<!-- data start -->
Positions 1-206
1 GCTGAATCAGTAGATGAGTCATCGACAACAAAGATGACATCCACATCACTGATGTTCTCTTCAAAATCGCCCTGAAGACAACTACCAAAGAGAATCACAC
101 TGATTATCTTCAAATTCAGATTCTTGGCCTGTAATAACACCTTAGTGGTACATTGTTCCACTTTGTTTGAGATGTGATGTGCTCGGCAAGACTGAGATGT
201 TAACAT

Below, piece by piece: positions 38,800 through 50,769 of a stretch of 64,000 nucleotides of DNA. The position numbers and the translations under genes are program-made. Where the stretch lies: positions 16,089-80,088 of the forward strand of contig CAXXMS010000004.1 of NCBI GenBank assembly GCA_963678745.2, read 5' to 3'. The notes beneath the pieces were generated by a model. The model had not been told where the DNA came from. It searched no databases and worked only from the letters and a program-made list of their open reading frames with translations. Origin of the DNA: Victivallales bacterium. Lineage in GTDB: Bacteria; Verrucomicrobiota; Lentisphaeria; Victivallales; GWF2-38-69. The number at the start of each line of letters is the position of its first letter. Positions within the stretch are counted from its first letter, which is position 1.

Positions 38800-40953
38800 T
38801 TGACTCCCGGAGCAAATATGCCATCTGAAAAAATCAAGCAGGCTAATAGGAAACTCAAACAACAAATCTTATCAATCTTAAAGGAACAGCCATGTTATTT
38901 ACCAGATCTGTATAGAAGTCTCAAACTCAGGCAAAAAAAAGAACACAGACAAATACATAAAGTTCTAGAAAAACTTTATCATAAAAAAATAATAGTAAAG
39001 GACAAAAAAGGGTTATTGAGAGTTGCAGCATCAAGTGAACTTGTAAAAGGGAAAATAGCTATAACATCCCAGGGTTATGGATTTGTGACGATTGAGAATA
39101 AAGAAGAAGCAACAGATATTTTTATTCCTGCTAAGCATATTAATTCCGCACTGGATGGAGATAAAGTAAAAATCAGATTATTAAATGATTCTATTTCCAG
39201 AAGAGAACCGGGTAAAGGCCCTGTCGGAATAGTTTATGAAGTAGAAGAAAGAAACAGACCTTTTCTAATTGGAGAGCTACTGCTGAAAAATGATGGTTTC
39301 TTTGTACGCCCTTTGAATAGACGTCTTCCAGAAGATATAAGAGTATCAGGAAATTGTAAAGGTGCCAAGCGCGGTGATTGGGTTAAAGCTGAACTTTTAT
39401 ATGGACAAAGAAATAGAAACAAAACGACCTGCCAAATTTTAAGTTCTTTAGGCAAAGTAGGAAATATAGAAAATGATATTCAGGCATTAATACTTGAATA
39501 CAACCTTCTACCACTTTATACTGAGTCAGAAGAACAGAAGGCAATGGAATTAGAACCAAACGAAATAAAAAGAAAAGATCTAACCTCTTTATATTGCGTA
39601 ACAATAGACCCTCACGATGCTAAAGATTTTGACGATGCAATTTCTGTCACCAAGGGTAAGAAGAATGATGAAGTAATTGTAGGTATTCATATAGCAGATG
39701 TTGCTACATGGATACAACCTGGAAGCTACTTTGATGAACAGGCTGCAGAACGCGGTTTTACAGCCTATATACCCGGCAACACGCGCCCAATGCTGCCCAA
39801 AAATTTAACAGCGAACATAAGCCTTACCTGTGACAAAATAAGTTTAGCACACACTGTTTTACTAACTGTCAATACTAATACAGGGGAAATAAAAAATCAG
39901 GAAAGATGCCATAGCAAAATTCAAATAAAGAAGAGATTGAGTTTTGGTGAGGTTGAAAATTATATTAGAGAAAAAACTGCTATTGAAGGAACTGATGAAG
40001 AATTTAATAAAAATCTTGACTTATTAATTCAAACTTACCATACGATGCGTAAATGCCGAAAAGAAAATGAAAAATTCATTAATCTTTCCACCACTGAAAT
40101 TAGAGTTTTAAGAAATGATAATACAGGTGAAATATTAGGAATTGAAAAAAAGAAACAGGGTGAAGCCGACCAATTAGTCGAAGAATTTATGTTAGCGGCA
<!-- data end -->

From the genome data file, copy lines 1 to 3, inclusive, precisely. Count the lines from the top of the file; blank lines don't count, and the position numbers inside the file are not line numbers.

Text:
Positions 1-206
1 GCTGAATCAGTAGATGAGTCATCGACAACAAAGATGACATCCACATCACTGATGTTCTCTTCAAAATCGCCCTGAAGACAACTACCAAAGAGAATCACAC
101 TGATTATCTTCAAATTCAGATTCTTGGCCTGTAATAACACCTTAGTGGTACATTGTTCCACTTTGTTTGAGATGTGATGTGCTCGGCAAGACTGAGATGT